Title: The Woman Who Would Be King
Author: Kara Cooney
No. of Pages: 320
Origins: Crown Publishing
Release Date: 14 October 2014
Bottom Line: A bit dry and lacking historical proof but still interesting
“Hatshepsut—the daughter of a general who usurped Egypt’s throne and a mother with ties to the previous dynasty—was born into a privileged position in the royal household, and she was expected to bear the sons who would legitimize the reign of her father’s family. Her failure to produce a male heir was ultimately the twist of fate that paved the way for her improbable rule as a cross-dressing king. At just over twenty, Hatshepsut ascended to the rank of pharaoh in an elaborate coronation ceremony that set the tone for her spectacular reign as co-regent with Thutmose III, the infant king whose mother Hatshepsut out-maneuvered for a seat on the throne. Hatshepsut was a master strategist, cloaking her political power plays in the veil of piety and sexual reinvention. Just as women today face obstacles from a society that equates authority with masculinity, Hatshepsut shrewdly operated the levers of power to emerge as Egypt’s second female pharaoh.
Hatshepsut successfully negotiated a path from the royal nursery to the very pinnacle of authority, and her reign saw one of Ancient Egypt’s most prolific building periods. Scholars have long speculated as to why her monuments were destroyed within a few decades of her death, all but erasing evidence of her unprecedented rule. Constructing a rich narrative history using the artifacts that remain, noted Egyptologist Kara Cooney offers a remarkable interpretation of how Hatshepsut rapidly but methodically consolidated power—and why she fell from public favor just as quickly. The Woman Who Would Be King traces the unconventional life of an almost-forgotten pharaoh and explores our complicated reactions to women in power.”
Thoughts: From a subject matter perspective, The Woman Who Would Be King is fascinating. There are so few examples of women in power in the world, either historical or current, that any chance to look closer at those that existed is extremely important to understanding women’s changing position over the years. Ms. Cooney gives readers the close examination Hatshepsut deserves by providing readers with the rich backdrop that accompanied her rise to power.
Where the presentation is weak is in the distinct lack of concrete details. Not only is her legacy impaired from erasure by the Egyptian kings who followed her, but it suffers from everything she did to maintain her co-regency in a male-dominated society. Changing her portraits to those with masculine traits, using male pronouns, and other gender-masking tricks may have helped Egyptians accept her reign as king, but they made the picture for historians very indistinct. This means that most of the story Ms. Cooney has to present is conjecture. While she does an excellent job of stating what is purely hypothetical, the fact remains that almost all of it is a guess. There are so much speculation about all aspects of her life that readers will feel thoroughly underwhelmed by the multitude of “she might have” or “she could have” that exist throughout the book.
Ms. Cooney attempts to offset her hypotheses with as much fact as possible. This means that the other half of the book is detail upon detail of Egyptian life, politics, geography, and the like. While this is normally a very beneficial element to have in a biography, here it is all a bit too repetitive. The details never change as Hatshepsut rises to the height of her power, but readers still get the same explanations about the Egyptian belief systems and the connection between religious belief and royal power in each chapter. The first few times this occurs, readers can appreciate the attention to detail and the care Ms. Cooney takes to make sure readers understand the nuances of the society Hatshepsut ruled. However, after that, it becomes nothing but a nuisance and a distraction.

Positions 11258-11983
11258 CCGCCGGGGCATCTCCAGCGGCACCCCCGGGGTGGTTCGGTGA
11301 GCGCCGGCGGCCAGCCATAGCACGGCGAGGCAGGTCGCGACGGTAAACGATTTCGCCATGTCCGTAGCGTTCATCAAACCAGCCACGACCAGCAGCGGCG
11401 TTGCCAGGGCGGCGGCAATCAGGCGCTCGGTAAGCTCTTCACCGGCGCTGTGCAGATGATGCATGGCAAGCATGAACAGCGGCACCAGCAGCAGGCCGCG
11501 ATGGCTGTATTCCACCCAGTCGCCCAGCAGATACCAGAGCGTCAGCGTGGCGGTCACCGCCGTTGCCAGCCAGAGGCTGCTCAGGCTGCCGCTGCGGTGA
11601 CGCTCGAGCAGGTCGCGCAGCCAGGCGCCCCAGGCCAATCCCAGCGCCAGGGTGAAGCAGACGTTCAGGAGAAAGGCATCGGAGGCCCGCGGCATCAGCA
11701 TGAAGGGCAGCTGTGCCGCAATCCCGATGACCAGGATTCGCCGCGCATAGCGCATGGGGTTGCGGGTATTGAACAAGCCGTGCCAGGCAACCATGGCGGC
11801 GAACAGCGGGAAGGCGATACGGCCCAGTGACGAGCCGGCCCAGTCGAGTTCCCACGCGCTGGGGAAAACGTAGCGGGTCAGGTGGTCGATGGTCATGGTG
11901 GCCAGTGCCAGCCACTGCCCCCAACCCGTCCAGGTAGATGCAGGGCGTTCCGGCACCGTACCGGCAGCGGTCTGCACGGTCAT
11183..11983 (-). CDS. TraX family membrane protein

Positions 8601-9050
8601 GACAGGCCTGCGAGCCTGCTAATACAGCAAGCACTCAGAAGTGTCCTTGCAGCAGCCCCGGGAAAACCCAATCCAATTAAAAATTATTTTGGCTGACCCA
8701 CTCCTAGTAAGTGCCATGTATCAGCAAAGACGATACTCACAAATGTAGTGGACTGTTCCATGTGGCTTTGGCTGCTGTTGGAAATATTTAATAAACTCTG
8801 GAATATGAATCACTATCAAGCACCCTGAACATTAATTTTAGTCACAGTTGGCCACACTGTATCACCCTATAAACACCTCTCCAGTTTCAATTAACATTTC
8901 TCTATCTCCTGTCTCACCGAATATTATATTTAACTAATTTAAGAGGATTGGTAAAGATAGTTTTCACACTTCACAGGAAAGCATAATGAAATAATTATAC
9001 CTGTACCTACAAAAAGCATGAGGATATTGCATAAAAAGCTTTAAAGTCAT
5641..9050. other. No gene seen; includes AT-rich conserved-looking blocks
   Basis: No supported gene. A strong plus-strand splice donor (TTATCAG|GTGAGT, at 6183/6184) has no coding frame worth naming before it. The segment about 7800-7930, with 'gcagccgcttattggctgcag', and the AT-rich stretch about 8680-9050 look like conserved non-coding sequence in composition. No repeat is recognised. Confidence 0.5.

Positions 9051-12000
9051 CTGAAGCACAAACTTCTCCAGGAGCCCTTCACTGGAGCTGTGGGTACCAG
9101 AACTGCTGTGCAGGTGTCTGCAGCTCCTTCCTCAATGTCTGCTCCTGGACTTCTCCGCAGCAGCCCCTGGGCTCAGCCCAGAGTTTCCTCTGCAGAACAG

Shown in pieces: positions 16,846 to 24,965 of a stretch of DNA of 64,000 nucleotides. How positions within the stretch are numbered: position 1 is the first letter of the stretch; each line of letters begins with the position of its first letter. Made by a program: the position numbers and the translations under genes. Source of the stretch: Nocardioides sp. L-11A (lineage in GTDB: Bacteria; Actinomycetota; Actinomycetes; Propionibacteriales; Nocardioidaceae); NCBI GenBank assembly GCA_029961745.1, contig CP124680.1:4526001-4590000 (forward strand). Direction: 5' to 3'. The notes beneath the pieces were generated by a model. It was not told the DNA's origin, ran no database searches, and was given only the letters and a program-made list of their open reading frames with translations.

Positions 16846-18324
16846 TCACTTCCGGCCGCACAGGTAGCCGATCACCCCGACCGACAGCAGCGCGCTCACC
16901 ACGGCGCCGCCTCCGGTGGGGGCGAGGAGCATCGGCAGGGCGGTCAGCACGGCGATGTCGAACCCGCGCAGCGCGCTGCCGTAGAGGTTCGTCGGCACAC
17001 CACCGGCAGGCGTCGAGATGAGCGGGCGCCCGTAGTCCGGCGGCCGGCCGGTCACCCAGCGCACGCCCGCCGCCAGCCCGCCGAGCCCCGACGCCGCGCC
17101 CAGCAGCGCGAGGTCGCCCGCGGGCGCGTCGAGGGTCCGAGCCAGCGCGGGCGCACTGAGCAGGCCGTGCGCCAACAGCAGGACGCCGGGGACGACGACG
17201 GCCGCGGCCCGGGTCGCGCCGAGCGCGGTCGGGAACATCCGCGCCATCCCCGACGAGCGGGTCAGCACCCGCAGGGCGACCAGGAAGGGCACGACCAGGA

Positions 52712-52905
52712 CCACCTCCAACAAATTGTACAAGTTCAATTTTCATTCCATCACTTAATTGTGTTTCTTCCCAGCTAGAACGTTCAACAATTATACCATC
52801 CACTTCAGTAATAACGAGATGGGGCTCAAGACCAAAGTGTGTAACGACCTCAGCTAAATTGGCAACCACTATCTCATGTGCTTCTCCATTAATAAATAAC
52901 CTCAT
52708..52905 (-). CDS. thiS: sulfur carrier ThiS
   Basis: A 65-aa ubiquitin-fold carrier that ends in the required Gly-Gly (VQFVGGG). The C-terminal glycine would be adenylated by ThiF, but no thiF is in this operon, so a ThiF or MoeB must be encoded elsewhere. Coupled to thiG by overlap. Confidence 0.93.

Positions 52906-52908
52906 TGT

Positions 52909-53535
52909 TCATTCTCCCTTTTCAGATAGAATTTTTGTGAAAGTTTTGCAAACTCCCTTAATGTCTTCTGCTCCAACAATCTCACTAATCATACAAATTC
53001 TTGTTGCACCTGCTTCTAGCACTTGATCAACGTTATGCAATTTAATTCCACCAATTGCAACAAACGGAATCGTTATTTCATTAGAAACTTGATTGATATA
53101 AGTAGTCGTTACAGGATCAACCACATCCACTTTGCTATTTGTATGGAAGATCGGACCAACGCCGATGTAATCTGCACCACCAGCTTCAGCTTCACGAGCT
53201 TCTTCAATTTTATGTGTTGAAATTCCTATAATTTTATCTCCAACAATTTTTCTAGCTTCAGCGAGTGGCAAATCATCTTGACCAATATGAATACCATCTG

What The Woman Who Would Be King needs the most is imagery, something lacking in the advanced review copy but something one hopes the publisher rectifies in the finished version. Most of what historians know about Hatshepsut is because of her prolific building and statuary programs that still exist. There was simply too much for later kings to destroy in their entirety. Therefore, seeing pictures of her funerary temple, her obelisks, her statues, and other kingly imagery throughout Egypt would make Hatshepsut come to life more vividly and work to dispel the uneasy conjecture that exists within a majority of the book. One look at her funerary temple and readers instantly understand just how amazing Hatshepsut was as a leader.
Ultimately, Ms. Cooney does her best to present a fair and thorough narrative of Hatshepsut’s spectacular rise to king of Upper and Lower Egypt and one of the foremost leaders of the ancient world. That there is a dearth of details is not her fault, but the book does suffer because of that. There is simply too much guessing about her life and not enough concrete proof to appease discerning readers. Ms. Cooney attempts to compensate for the lack of evidence by adding as much Egyptian sociological, economic, and political history as possible, but the end result is a repetitive jumble of fact and guesswork that leaves readers wanting more. That Hatshepsut was an amazing woman is in no doubt, and readers will finish The Woman Who Would Be King recognizing that she is just another female leader who will forever remain a mystery because of the ongoing bias against such leadership.